Quincy Olatunde is VP Data Product Management at NBCUniversal Media. While he has a background in programming and technology, he works more on the business side now.

“I’m a product person who understands data,” Quincy says. He’ll be available to help participants take data and turn it into meaningful insights and storytelling to share with consumers.

Alexander Liss

Alexander Liss is Head of Data Science and Analytics at Wunderman Thompson. Alexander uses ML and analytics to turn business problems into opportunities for innovation and growth, and his long-term vision is to use AI & ML for double-bottom-line impact on both social good and business profit.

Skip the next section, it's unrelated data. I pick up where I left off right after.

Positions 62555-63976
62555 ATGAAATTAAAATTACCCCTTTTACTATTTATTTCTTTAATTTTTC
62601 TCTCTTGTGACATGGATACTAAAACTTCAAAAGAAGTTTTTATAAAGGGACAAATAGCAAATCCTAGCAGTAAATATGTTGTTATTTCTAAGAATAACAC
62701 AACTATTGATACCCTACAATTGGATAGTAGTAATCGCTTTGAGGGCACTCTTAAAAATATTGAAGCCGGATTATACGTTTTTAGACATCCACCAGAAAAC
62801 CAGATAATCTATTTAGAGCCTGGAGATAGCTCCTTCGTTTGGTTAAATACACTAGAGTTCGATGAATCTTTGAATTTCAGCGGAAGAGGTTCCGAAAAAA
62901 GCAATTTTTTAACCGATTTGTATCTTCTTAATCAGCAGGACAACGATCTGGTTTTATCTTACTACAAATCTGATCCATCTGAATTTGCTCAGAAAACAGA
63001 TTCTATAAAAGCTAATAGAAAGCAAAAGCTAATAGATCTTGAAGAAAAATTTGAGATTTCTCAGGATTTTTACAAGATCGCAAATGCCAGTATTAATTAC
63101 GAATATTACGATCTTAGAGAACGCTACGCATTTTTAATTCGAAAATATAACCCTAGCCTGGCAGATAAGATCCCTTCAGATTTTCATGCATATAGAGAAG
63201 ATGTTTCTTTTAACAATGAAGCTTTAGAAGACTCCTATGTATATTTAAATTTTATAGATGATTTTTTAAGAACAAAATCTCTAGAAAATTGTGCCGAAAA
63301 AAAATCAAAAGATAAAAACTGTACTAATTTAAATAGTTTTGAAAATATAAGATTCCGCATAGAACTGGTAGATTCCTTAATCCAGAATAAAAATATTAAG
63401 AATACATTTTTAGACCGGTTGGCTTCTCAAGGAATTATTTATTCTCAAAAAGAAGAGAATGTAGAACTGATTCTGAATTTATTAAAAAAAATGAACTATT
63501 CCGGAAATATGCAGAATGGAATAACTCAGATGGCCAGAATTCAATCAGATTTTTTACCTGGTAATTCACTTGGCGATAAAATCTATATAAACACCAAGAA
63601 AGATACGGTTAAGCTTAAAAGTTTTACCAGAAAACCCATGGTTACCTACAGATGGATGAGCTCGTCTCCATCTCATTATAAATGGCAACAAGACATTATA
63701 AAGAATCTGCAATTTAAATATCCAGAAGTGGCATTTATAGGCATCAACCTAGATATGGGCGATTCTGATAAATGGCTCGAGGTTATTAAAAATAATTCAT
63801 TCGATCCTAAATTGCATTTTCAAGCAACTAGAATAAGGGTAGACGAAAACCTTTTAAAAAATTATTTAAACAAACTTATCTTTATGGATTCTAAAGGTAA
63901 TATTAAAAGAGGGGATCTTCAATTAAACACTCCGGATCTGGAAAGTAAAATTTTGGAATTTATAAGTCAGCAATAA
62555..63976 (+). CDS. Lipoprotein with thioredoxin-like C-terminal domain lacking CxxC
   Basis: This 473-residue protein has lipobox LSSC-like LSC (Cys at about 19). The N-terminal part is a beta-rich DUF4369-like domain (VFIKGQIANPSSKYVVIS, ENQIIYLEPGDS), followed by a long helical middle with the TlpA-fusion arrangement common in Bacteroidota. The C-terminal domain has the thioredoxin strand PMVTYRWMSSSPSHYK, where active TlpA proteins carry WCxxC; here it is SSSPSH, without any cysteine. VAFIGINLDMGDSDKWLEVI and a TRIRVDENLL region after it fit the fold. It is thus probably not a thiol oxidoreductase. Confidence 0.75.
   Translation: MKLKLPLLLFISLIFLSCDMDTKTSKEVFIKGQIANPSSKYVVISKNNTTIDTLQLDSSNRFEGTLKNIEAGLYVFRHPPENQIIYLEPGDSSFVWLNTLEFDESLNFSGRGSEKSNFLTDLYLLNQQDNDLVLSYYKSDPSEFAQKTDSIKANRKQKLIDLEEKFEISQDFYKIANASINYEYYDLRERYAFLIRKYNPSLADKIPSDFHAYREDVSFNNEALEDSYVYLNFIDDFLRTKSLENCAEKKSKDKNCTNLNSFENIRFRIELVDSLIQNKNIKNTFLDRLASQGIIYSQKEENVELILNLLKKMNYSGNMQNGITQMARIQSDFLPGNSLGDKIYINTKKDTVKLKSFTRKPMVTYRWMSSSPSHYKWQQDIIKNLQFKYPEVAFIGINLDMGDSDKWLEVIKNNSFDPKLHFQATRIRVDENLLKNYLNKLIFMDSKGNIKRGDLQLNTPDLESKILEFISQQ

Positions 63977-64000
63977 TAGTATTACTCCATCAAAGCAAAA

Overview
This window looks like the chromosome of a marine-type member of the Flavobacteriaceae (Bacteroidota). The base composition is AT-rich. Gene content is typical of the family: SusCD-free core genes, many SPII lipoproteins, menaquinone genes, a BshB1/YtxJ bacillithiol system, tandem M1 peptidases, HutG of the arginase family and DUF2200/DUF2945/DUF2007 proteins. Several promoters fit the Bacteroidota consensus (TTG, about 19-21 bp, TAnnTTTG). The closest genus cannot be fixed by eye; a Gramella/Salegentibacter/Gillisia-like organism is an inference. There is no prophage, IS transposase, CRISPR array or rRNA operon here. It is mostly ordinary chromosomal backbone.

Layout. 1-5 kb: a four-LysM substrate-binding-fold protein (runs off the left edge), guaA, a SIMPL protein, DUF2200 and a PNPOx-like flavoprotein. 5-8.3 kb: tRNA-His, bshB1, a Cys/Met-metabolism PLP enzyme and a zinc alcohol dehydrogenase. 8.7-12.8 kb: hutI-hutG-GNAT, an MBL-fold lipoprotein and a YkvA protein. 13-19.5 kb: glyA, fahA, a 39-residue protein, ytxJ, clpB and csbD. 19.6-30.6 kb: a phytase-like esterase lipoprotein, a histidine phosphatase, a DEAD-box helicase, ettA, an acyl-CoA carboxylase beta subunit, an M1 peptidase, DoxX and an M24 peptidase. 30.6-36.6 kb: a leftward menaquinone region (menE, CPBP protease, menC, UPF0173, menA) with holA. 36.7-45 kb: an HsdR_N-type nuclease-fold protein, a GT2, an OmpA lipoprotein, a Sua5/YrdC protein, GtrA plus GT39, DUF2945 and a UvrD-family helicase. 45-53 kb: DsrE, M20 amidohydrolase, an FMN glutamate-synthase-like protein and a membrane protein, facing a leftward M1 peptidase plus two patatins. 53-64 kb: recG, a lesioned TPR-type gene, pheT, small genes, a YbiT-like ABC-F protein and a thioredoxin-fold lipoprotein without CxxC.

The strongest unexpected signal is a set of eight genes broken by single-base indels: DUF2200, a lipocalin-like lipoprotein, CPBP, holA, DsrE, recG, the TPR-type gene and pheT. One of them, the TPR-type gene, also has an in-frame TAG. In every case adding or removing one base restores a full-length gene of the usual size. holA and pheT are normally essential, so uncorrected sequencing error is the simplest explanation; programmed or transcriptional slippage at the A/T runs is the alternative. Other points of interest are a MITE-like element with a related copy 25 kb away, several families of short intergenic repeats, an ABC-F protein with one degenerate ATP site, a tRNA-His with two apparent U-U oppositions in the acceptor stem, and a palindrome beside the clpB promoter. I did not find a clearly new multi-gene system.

Alexander shares an introduction to Supervised Learning in the video below.

Tokunbo Michael Hiamang

Tokunbo Michael Hiamang is a data scientist and semantic engineer, specializing in Natural Language Processing (NLP) at Memorial Sloan Kettering’s Cancer Research Center. Tokunbo was unable to make the official kickoff meeting but shared the following video for learners on NLP.

Steve Kaneti

Steve Kaneti is a Senior Data Engineer at DoubleVerify with experience turning research and initial concepts into consumer-facing products in both the hardware space and SAAS space.

What’s coming next?

As we mentioned above, in addition to learning on Codecademy, participants will be diving into topics including UX, Responsible AI and Social Justice, and the Business of AI. We’ll share updates in the coming weeks, but here’s a sneak peek of what you can expect, described by Tony Effik: